District Judge orders Texas to fix signature verification process on mail-in ballots
U.S. District Judge Orlando Garcia, a Clinton appointee, has ruled that one part of the mail-in ballot process in Texas must be fixed before the November election. He found that the signature verification process is unconstitutional. Garcia ordered that a fix is put into place immediately.
The voter’s signature must be checked on all mail-in ballots, which means the signature on the ballot envelope and the voter’s signature on the ballot application must match in order for that ballot to be counted in an election. Judge Garcia says this process that is currently in place “plainly violates certain voters’ constitutional rights.” He has ordered the Texas secretary of state to notify local election officials, within the next ten days, that it is unconstitutional to reject ballots over a “perceived signature mismatch” without first notifying the voter and giving him/her a “meaningful opportunity” to correct the issue.
But wait, there’s more. There is always more, right? In order to protect voter rights in the upcoming election, the secretary of state must also “advise local election officials that mail-in ballots may not be rejected using the existing signature comparison process, or notify them that they are required to set up a rejection notification system that would allow voters to challenge a rejection.” It sounds like the federal judge would just like to toss out the signature verification process altogether.
This kind of convoluted ruling squares with Democrats crying that mean Republican state officials are trying to suppress votes in the presidential election. As a little background, this ruling is in response to a lawsuit filed more than a year ago by two voters who claim their ballots were rejected over mismatched signatures. Others joined in the lawsuit – Texans with disabilities, veterans, and young voters, and they claim the local election officials having the right to reject ballots due to signature discrepancies violates the 14th Amendment.
In his order, Garcia agreed and said the state is creating a “severe” burden for voters whose ballots are rejected because they are given late notice of that rejection and are not offered a “meaningful opportunity” to “cure” their ballots.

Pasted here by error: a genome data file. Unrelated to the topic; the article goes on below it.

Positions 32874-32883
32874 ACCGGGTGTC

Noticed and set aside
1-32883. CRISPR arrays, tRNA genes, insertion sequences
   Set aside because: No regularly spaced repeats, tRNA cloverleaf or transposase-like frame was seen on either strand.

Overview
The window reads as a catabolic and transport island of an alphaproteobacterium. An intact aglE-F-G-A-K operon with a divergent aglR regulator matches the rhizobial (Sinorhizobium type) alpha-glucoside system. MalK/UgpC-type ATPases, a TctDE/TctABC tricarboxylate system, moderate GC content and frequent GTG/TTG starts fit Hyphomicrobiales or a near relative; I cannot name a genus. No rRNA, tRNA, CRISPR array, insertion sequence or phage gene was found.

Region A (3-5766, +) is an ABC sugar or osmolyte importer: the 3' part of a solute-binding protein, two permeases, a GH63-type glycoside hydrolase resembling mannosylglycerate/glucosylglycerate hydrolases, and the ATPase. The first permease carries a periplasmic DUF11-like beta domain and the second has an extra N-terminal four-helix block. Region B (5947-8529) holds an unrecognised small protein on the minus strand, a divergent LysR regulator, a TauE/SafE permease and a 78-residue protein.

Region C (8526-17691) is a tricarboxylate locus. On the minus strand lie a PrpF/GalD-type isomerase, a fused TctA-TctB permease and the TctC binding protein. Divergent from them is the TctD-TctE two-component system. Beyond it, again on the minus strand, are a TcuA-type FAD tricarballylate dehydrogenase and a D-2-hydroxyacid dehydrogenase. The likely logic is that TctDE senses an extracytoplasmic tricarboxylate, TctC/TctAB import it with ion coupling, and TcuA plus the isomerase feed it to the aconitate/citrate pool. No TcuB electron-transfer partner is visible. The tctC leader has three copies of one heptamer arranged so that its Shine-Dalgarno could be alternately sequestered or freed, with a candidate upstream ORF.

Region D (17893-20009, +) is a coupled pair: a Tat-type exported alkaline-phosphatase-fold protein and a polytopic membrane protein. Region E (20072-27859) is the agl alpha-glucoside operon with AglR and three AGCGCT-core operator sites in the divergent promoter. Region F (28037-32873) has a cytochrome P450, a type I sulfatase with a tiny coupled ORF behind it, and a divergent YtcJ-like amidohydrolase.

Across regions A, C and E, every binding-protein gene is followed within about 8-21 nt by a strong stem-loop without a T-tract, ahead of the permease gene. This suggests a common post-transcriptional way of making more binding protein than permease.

“As a result, those voters face complete disenfranchisement, and thus, their right to vote is at stake,” Garcia wrote.
Texas does not mail out ballot applications to all registered voters. In order to receive a mail-in ballot, Texas voters must meet specific qualifications, such as being age 65 or older, out of the county during the election period, disabled or ill, or in jail but eligible to vote. Activist Democrat elected officials, like the Harris County Clerk Chris Hollins, are determined to blanket the county with mail-in ballot applications. Democrats want to scare voters and create doubt surrounding election results, especially should President Trump win re-election.
The verification process is conducted by a committee of local election officials who review them to make sure the signature on the flap of a ballot envelope matches the signature that voters used on their application to vote by mail. The committee can also compare the signature to signatures on file with the county clerk or voter registrar made within the last six years. That sounds pretty straightforward, right? Critics say that because no standard for review is established, the law is applied unequally. The claim is that each county “necessarily” develops “its own idiosyncratic, arbitrary, and ad hoc procedure to determine that a ballot should be rejected”. There is no requirement to notify voters about the rejections until 10 days after Election Day. Therefore, a voter may or may not know a ballot has been rejected until well after the election has taken place.
The solution, according to the federal judge, is to just stop rejecting ballots over signatures. The only alternate idea he offered is to put in place an“immediate remedial plan”. This would require election officials to notify the voter within one day of finding an alleged mismatch and allowing the voter to challenge the rejection.
Under that plan, voters must be mailed notices of rejection within one day of a mismatch determination by the local review board. Those who provided phone numbers on their applications must be called at least once within one day of the decision.
The timing of the judge’s ruling is suspect. Ballots are almost ready to be mailed out for the November election. Local officials are expecting a marked increase in voting by mail this election. Why wait until just before the election to rule on a lawsuit that was filed over a year ago? It looks as though the judge is part of those looking to create havoc just before an election. Are the numbers high for those rejections? Not really. The number is relatively small, which would indicate the system really doesn’t have problems.
In the lawsuit, the plaintiffs claimed that at least 1,873 mail-in ballots were rejected on the basis of mismatched signatures during the state’s 2018 general election; at least 1,567 were rejected in 2016.
In the State of Texas, those numbers aren’t big. Every vote should count, of course, but that applies to legal votes. Signature verification is a step to prevent voter fraud. The fact that this hasn’t been an issue in past elections indicates it really isn’t an issue now, either.
Published at Thu, 10 Sep 2020 11:01:23 +0000